18th May 2018
Every time I go to Tennants in Leyburn I never cease to be amazed that the place exists at all.
If you were setting up an international auction house with a multi-million pound turnover, you wouldn’t choose to locate it in a small market town on the edge of the Yorkshire Dales would you?
But there it is, a vast stone-built structure on the edge of Leyburn, a massive statement about what can be achieved in rural North Yorkshire with the right level of ambition, a following wind and a lot of hard work.
Sunday lunch in The Garden Rooms is certainly a more sedate affair than a Monday night in the Majestic. The light and airy restaurant room has the feel and ambience of a contemporary hotel dining room and one that’s been finished to a high standard.
The main talking point with our main course roasts were the Yorkshire puddings which were of historic proportions. Sylvia thought she had not experienced anything quite so big, crisp and light. I thought the crispness was a bit overdone in that I prefer the contrast of a little bit of doughyness to soak up more gravy but that’s bit nit-picky even for a adopted Yorkshireman talking about the county’s signature dish.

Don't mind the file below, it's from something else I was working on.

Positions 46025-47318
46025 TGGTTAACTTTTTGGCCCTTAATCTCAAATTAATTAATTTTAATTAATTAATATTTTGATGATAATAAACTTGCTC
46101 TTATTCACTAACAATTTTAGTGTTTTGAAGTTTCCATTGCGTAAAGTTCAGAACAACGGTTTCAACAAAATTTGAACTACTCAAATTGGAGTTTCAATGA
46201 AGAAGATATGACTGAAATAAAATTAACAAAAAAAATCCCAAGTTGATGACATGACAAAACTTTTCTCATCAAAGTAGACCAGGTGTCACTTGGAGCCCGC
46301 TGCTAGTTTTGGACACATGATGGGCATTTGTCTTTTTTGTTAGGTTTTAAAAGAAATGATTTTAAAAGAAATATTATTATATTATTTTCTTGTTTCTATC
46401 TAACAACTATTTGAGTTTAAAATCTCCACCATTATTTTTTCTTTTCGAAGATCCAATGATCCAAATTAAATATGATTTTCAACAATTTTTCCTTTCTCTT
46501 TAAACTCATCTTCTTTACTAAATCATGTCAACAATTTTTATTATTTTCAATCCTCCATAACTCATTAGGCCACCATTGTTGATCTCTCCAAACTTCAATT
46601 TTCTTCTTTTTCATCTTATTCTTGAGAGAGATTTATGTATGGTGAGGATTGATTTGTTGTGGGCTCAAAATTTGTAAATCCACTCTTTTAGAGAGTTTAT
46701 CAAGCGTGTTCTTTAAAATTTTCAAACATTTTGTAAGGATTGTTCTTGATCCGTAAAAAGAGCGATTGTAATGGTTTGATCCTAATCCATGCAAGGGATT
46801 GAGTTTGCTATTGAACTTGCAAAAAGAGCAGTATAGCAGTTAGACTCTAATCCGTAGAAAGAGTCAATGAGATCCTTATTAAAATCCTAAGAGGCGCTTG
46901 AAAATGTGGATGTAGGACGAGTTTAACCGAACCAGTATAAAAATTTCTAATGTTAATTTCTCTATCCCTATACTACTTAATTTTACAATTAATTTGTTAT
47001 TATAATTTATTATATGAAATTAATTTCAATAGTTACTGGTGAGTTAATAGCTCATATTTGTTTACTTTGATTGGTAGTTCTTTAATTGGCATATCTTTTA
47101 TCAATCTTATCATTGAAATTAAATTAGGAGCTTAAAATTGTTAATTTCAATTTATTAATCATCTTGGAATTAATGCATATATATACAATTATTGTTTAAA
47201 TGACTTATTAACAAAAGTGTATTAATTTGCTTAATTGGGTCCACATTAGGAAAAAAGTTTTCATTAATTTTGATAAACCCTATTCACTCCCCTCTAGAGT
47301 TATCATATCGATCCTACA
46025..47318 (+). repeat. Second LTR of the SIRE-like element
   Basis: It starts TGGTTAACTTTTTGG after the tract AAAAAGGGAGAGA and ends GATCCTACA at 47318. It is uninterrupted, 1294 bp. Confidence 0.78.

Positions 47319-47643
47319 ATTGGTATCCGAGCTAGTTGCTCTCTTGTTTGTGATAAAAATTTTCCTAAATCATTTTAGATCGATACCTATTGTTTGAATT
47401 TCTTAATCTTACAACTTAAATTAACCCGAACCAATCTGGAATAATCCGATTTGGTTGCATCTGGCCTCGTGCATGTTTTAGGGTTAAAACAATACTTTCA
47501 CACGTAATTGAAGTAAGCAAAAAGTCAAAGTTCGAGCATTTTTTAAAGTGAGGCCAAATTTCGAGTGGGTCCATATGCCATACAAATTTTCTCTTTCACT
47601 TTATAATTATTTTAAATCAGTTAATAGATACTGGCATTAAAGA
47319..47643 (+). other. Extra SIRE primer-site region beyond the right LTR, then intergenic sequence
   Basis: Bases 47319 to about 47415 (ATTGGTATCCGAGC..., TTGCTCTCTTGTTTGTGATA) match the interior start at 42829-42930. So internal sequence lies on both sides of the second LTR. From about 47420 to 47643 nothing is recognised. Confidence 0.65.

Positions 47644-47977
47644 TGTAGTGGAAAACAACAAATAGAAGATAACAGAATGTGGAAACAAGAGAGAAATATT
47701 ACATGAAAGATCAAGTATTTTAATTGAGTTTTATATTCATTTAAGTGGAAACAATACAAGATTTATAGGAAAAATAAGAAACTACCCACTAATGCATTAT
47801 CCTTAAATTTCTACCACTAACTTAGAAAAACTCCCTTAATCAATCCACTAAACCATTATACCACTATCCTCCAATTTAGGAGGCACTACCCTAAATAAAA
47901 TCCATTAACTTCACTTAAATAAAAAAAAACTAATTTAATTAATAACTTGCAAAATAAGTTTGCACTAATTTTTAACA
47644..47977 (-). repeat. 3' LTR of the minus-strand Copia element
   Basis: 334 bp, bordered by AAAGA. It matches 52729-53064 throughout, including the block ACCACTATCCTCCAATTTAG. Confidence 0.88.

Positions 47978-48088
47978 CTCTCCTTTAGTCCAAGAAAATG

My sirloin of beef – Waterford Farm (near Kirkby Malzead) 45-day aged (£14.50) – was butter-soft medium rare and completely on the money. Great gravy, duck-fat roasties, carrot and truffle puree, half a roasted red onion, chantenay carrots and beautifully glazed roast parsnips completed a pretty peerless plateful.
Sylvia’s leg of lamb (£14) was almost as good and shared the plate with the top-notch roasties and the veg I enjoyed plus some spring cabbage. Super-tender and lean, she thought it ranked only a seven (out of ten) on her patented Lambyness Flavour Scale. Not bad but not up there with the very best.
I liked the lavender shortbread biscuit which came with my dark chocolate and orange crème brulee (£5.50). The brulee itself was a little disappointing. Rich certainly but I prefer a crunchier topping and a smoother custard.
Single glasses of house fizz and red and white wine, plus a latte, added £17.50 to the £62.95 bill. Service was smoothly discreet and very good.
Ratings (out of ten): Food quality 9, Service 9, Surroundings 8, Value 8
This article originally appeared in The Darlington and Stockton Times on 18th May.
Find out more about The Restaurant here.